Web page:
BAGHDAD (AP) — Thousands of supporters of an influential, radical cleric gathered yesterday in central Baghdad for a rally to demand that American troops leave the country amid heightened anti-United States (US) sentiment after a drone strike ordered by Washington earlier this month killed a top Iranian general in the Iraqi capital.
Since mid-morning loudspeakers blasted “No, no America!” at a central square in the Iraqi capital.
Roads and bridges leading to the heavily fortified Green Zone, the seat of Iraq’s government and home to several foreign embassies, including the US Embassy, were blocked off by concrete barriers. Iraqi security forces stood guard, blocking access to the gates to the zone.
There was a heavy security presence as the protesters, mostly hailing from the capital but also Iraq’s southern provinces, walked on foot to an assembly point in Baghdad’s Jadriya neighbourhood, waving Iraqi flags and wearing symbolic white shrouds.
Cleric Moqtada al-Sadr, whose party won the most number of seats in the May 2018 Parliament elections, had called for a “million-man” demonstration to demand the withdrawal of American troops following the US drone strike near Baghdad’s airport that killed top Iranian General Qassem Soleimani and senior Iraqi militia commander Abu Mahdi al-Muhandis, sparking the ire of Iraqi officials from across the political spectrum.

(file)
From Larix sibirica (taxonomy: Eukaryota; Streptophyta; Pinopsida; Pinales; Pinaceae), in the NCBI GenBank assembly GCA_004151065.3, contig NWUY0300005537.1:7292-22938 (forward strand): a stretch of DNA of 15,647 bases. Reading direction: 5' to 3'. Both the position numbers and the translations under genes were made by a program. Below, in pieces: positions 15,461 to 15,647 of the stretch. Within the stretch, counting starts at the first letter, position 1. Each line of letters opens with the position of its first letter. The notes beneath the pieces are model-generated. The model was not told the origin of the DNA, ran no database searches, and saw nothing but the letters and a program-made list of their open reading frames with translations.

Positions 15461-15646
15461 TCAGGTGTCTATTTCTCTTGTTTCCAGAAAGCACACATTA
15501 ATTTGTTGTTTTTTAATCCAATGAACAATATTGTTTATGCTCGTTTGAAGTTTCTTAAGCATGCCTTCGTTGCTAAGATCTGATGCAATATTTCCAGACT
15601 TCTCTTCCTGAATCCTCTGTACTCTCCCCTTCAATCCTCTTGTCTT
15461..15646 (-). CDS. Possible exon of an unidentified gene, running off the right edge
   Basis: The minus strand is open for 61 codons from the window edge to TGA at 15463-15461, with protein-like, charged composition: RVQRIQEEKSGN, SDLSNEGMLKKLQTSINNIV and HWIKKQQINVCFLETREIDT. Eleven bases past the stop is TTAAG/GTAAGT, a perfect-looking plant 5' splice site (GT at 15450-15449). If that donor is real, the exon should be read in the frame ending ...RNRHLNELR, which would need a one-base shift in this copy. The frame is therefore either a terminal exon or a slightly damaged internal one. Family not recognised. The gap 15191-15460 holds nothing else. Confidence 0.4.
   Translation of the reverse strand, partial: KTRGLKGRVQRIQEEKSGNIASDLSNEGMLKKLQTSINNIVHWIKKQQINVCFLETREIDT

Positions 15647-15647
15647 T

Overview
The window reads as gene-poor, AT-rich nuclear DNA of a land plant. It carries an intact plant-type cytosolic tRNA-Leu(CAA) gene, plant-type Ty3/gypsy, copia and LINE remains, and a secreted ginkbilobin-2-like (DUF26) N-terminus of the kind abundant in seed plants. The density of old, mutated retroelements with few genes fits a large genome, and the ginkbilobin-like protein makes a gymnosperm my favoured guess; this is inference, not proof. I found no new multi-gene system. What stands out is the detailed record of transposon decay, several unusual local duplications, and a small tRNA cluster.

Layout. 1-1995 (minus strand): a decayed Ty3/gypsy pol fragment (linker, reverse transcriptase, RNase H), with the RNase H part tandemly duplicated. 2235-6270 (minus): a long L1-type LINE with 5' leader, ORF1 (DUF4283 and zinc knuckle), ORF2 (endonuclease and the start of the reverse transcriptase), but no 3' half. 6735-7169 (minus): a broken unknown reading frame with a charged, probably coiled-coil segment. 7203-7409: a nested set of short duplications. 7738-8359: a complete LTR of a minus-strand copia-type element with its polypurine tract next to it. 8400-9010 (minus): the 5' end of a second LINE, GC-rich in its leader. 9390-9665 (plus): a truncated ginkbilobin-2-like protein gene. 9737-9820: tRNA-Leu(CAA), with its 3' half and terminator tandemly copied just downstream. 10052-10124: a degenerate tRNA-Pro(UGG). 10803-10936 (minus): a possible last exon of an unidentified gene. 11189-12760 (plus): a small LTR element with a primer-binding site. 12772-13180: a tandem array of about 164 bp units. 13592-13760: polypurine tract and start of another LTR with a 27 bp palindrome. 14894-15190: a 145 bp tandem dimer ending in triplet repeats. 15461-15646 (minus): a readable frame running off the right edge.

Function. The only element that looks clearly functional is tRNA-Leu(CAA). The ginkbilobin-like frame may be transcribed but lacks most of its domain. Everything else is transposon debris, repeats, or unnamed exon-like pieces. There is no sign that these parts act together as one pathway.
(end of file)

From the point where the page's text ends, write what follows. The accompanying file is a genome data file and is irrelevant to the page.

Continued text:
In a statement yesterday, al-Sadr — whose followers fought US troops after the 2003 US-led invasion to oust dictator Saddam Hussein — issued a list of conditions for American military presence in Iraq. The list includes cancelling existing security agreements, closing US military bases, ending the work of American security companies and closing off access to Iraqi airspace.
If the conditions were met, the statement said, “The resistance will temporarily stop until the last soldier leaves Iraq,” al-Sadr said, referring to American troops.
Yesterday’s rally is supported by mainstream parties, including that of al-Sadr’s political rival Hadi al-Ameri, who heads the Fatah bloc in Parliament, as well as the Popular Mobilisation Units, an umbrella group comprised of an array of militias.
In response to a public outcry over the US airstrike that killed Soleimani and al-Muhandis, Iraq’s Parliament passed a non-binding resolution this month, calling on the government to expel foreign troops from the country. Kurdish and most Sunni lawmakers boycotted the vote.
“The American forces should leave,” said an 18-year-old protester, Amer Saad.
“I am ready to fight against the Americans if Moqtada al-Sadr asks us.”
Police and militiamen of the Popular Mobilisation Units also closed off roads leading to the protest site, in both Karada and Jadriya neighbourhoods of Baghdad.
Al-Sadr, once a huge thorn in the side of the American occupation after the 2003 invasion, derives political capital from his ability to call on supporters to clog streets and paralyse all movement in Baghdad.